One of the most exciting things about traveling is tasting local cuisine! Some countries’ specialties may seem foreign while others may be a variation of a popular dish from your home country. A food that nearly every country has a local variation of is cheese. France is known for their camembert. Spain is renowned for their manchego. India has perfected their paneer. These cheeses are often best paired with meats, fruits, and nuts from the same region to create delicious entrées and hearty cheese platters
A fun and easy way to experience the flavors of a country is to create a cheese platter made of cheese and meat from the region. To help you craft the perfect cheese platter, FTD created a popular food guide online that covers what types of cheese to include, what utensils to use, the best way to slice various cheeses, and the ideal accompaniments.
Types of Cheese
A good cheese platter includes three to five cheeses with different textures and flavors. The firmness of cheese depends on its moisture content and aging time. Aging also plays a role in how sharp the cheese tastes. Another factor that influences flavor is the type of milk the cheese is made from. To ensure a mixture of flavors, try to include one goat, blue, or aged cheese on your plate, along with cheese of various textures.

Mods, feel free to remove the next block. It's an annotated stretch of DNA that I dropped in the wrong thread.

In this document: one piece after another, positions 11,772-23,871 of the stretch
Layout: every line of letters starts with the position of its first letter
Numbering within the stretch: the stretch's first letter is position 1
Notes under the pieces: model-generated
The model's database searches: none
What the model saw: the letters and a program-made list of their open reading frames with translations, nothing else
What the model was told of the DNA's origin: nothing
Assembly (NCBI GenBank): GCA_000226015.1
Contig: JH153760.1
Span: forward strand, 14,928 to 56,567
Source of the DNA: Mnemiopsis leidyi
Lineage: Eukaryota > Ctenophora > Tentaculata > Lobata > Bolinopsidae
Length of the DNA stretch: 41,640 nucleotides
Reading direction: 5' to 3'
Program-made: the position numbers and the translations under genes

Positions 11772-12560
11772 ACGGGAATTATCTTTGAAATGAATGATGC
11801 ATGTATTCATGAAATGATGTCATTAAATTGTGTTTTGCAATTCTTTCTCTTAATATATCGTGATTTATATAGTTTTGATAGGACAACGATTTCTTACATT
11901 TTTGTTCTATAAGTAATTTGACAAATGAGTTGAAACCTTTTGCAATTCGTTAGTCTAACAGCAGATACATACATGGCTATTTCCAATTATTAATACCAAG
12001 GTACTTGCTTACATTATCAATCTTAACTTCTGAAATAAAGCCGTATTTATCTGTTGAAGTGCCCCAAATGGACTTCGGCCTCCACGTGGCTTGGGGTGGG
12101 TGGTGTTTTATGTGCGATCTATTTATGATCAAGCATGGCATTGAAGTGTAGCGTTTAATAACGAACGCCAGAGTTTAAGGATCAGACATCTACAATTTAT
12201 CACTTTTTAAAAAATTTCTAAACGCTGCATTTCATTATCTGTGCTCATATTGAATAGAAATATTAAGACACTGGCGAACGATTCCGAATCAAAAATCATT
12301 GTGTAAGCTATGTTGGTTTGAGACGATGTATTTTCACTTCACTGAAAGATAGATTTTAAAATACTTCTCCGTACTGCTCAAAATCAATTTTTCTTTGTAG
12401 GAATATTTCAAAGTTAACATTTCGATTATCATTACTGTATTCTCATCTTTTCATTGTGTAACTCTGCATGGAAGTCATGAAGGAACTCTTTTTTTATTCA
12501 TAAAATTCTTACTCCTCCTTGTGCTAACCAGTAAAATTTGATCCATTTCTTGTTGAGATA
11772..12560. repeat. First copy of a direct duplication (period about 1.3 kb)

Types of Cheese Utensils
How to Cut Cheese
Tips for Choosing Accompaniments
- Include bread in different textures – soft baguette, crunchy crackers, dense, fruited bread. Fruited bread provides a great contrast to salty cheeses like manchego while more bland bread gives the cheese and other accompaniments a platform to stand out.
- Bitter nuts, like walnuts, pair well with rich cheeses like those made from sheep’s milk and goat’s milk. Common cheeses to pair with walnuts include feta, pecorino, ricotta, and manchego.
- Sweet nuts like pecans are a great contrast to salty cheeses like Havarti and Roquefort.
- Fruit’s sweetness is also a welcome contrast to salty cheeses like goat cheese or blue cheese. Fruit can come in many forms from fresh fruit to jam and chutney, to dried fruit, which tends to be sweeter.
- Cured meats have strong flavors, which tend to overpower mild cheeses. To combat this pair them with sharp or nutty cheeses.
- Cured sausages with smoky flavors work well with creamy cheeses that cool the smoke.
- A general rule for pairings is “if it grows together it goes together,” meaning that items from the same region are probably a good match.
Regionally Inspired Platters
The great thing about cheese platters is how versatile they are and how creative you can get with them. Though creating a regional cheese platter can’t compare to visiting the region, it’s a simple way to learn about some of the local flavors.
Cheese: Manchego, Cabrales, Tetilla, Mahón
Bread: Toasted Baguette, Multi-grain Raisin Bread, Pan Rustico
Sweet: Figs, Pistachios, Golden Raisins, Dried Apricots, Hazelnuts
Savory: Chorizo, Spanish Olives, Iberico Ham, Artichoke Hearts
Cheese: Pecorino, Parmigiano-Reggiano, Taleggio, Buffalo Mozzarella, Robiola, Provolone, Gorgonzola
Bread: Ciabatta, Focaccia, Grissini, Pumpernickel, Cranberry Loaf
Sweet: Grapes, Melon, Cherry Tomatoes, Roasted Garlic, Pine Nuts
Savory: Mortadella, Prosciutto, Bresaola, Roasted Red Peppers, Marinated Olives